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Financial Planning > Behavioral Finance

Does Your Advisory Firm Really Have an Answer for the Robo Threat?

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One of the predictions for the coming year that I made in my last blog (Dec. 30; Advisor Future Shock: Rising to the Robo Challenge) was that the growth of automated online advisory platforms (the so-called robo-advisors) will force financial planners to ramp up their “selling” of financial planning.

While some “robos” still augment their revenues by referring users who want financial planning or other personalized financial advice to brokers, a growing number of them are discovering the greater profit potential of adding automated financial planning to their service menus.

I think most of us an agree that, so far anyway, “automated” financial planning platforms fall far short of the personalized services offered by today’s human financial planners.

Yet as Amazon and the Internet itself have done to retail merchants, robo financial planners will change the conversation, and force human planners to articulate their value proposition beyond simply “having a financial plan,” which has resonated with clients—until now. 

To address the challenge of actually “selling” the benefits of working with a human financial planner, AssetMark has added a “Purpose Based Financial Planning” module to its TAMP platform. Based on the “Money Quotient” system, “Purpose Based” planning has similarities to George Kinder’s “Life Planning” program (

However, its language and approach are different enough to resonate with a different set of planners—and clients.

The Purpose Based Financial Planning approach is centered around five steps for client engagements:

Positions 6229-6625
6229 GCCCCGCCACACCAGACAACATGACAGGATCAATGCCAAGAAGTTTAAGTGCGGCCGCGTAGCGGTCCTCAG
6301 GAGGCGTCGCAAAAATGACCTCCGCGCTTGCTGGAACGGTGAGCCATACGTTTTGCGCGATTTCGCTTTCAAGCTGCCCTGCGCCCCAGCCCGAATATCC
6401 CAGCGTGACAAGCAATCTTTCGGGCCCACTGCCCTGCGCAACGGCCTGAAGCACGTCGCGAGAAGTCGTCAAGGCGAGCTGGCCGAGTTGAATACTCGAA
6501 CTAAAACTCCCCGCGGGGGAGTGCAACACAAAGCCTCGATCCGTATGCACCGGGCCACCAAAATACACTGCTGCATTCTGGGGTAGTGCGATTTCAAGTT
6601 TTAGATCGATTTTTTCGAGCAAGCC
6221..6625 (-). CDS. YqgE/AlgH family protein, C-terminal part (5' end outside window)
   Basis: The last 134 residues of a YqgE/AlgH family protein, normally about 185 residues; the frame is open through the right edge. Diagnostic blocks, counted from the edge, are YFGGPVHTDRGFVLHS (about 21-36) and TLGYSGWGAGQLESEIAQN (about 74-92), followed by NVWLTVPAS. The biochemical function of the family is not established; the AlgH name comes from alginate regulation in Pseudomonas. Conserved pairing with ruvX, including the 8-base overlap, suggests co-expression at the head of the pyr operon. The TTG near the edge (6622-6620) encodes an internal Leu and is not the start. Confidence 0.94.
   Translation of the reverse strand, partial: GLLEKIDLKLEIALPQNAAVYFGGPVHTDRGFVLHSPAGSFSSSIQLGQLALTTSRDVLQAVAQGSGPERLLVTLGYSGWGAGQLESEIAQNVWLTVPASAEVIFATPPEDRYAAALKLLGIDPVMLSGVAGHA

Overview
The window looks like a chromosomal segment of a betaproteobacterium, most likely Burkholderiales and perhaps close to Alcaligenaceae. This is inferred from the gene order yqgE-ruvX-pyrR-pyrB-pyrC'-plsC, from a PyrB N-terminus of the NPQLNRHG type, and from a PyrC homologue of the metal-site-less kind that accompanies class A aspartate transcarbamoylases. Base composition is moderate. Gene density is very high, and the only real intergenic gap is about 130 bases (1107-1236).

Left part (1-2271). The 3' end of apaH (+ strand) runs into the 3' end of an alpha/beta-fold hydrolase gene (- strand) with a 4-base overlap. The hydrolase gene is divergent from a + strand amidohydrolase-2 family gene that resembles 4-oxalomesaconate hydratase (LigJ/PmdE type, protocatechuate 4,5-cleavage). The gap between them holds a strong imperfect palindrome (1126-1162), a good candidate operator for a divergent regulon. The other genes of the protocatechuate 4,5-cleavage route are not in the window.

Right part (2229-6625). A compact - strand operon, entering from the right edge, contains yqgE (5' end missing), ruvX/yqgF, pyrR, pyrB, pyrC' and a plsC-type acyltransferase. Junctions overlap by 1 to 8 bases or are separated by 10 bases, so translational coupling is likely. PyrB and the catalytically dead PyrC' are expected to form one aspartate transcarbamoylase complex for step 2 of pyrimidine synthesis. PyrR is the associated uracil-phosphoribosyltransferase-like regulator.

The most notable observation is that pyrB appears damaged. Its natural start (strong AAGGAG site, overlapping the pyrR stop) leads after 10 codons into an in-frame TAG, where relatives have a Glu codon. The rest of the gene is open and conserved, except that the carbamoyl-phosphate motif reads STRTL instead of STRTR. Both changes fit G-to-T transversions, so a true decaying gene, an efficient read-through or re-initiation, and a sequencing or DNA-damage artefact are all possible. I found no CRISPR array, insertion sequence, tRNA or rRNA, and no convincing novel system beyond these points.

1) Explore. This is the initial data gathering step. It’s designed to determine the client’s issues and concerns, and to assess the “scope” of the engagement: that is, the client’s needs and which of them the planner can and wants to address. 

2) Engage. This step helps planners create a meaningful relationship with their clients (rather than a salesperson/customer dynamic), by enabling them to fully understand the clients’ “values and priorities.” By not only demonstrating that the planner wants to understand where the client is coming from, but actually does understand, a planner creates a bond with the client, and often helps clients to more clearly understand their wants and needs, as well. 

3) Envision. This is the stage in which the planner helps the client to create a clear, concrete vision for the rest of their lives. As veteran planners know, this is often something that clients are often reluctant—or even afraid—to do. And consequently, can result in great relief once they are skillfully encouraged to do so.

4) Enlighten. This is the presentation of the financial plan that will make the client’s vision into a reality.  The key element at this stage is to clearly explain how the financial solutions in the plan can support the client’s vision. At this point, AssetMark also recommends that planners communicate their “commitment to put their clients’ interests first.”

5) Empower. This final stage is the ongoing planner/client relationship, during which planners implement the agreed upon plan, monitor that plan, regularly review the progress toward those goals, and help the clients “to maintain focus on their personal and financial goals…ensuring the plan remains relevant throughout the client’s financial life journey.” 

The “Purpose Based Financial Planning” program also works with planners on how to conduct themselves in the above conversations: ask and listen; let clients talk; discuss the bad as well as the good; keep it simple; and, encourage an ongoing dialogue. “We have a lot of planners in our system, and many of them are uncomfortable with the soft conversations,” explained Matt Matrisian, senior VP of practice management and strategic initiatives at AssetMark.

“This approach is not just about advisors helping clients meet their long-term financial goals,” Matrisian told me. “It’s about advisors seeking to align their clients’ life goals with investment solutions that empower them to invest with purpose. Taking the time to listen and find out what your clients really want in life, and then helping them to establish purposeful goals, will build stronger relationships and reap greater rewards.”

Veteran financial planners may scoff at AssetMark’s “purpose based” approach as being too basic, or much of what they’ve already been doing for years. But with digital technology encouraging both clients and would-be clients to ask why they need more than a “basic” financial plan—and need to pay more than a handful of basis points to get it—it’s time for all financial planners to review their “value proposition” and whether the way they “sell” is truly resonating with today’s clients.


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